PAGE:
The Great Nation of Futurity – John O’Sullivan

Source: An article by John O’Sullivan called “The Great Nation of Futurity,” from The United States Democratic Review in 1839. John O’Sullivan was a writer and editor of a well-known newspaper around the time of the Mexican-American war. Most people give him the credit for coining the term “Manifest Destiny.” As you read the quotes below, try to figure out what he thinks of America.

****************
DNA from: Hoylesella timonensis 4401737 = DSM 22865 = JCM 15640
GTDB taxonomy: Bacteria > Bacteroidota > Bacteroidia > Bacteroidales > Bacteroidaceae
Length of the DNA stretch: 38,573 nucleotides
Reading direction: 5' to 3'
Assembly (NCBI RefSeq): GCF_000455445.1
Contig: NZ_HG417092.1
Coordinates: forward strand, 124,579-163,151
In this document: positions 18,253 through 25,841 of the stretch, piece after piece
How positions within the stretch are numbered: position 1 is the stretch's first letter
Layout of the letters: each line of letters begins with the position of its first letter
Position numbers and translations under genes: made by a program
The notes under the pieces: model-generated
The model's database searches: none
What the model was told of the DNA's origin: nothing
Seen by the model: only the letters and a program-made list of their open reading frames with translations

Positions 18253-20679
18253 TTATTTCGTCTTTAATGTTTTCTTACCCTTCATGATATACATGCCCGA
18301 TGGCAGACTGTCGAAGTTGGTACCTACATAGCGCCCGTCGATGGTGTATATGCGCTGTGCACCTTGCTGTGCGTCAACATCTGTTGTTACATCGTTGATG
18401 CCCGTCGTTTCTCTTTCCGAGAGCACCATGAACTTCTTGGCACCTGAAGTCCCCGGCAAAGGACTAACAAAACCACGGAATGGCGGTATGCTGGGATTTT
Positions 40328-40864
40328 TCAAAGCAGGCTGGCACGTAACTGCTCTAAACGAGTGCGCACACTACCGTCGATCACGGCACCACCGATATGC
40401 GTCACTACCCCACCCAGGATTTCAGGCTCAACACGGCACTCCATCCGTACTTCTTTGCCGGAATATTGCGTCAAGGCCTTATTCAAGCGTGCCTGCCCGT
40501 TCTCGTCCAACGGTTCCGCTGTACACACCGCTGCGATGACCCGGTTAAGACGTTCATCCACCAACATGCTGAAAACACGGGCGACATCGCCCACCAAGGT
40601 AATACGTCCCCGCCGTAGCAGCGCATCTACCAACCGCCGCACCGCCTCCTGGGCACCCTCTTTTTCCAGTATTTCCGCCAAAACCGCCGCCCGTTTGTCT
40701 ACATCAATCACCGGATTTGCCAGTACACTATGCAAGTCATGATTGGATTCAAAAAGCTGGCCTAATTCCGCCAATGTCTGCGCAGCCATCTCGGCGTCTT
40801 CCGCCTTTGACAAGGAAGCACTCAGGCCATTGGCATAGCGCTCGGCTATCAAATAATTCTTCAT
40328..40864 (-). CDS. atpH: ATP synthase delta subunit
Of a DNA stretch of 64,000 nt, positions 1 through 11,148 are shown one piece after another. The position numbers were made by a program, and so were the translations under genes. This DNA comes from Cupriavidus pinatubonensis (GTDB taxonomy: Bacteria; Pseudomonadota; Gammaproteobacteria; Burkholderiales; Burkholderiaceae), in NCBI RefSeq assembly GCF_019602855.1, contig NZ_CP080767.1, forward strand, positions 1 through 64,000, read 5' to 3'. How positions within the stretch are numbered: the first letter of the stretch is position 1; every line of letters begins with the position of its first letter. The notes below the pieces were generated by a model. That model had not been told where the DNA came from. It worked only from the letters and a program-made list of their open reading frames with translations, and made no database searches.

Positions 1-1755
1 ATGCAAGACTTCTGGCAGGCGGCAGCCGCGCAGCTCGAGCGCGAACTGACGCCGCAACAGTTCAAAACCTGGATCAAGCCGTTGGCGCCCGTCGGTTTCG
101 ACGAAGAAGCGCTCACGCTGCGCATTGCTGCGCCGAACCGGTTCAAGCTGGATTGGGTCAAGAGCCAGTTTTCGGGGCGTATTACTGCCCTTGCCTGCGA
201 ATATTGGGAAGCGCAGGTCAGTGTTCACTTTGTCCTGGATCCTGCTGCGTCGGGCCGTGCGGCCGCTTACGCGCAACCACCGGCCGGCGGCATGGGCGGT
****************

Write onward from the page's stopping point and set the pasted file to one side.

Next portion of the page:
The American people having derived their origin from many other nations, and the Declaration of National Independence being entirely based on the great principle of human equality, these facts demonstrate at once our disconnected position as regards any other nation; that we have, in reality, but little connection with the past history of any of them, and still less with all antiquity, its glories, or its crimes. On the contrary, our national birth was the beginning of a new history, the formation and progress of an untried political system, which separates us from the past and connects us with the future only; and so far as regards the entire development of the natural rights of man, in moral, political, and national life, we may confidently assume that our country is destined to be the great nation of futurity....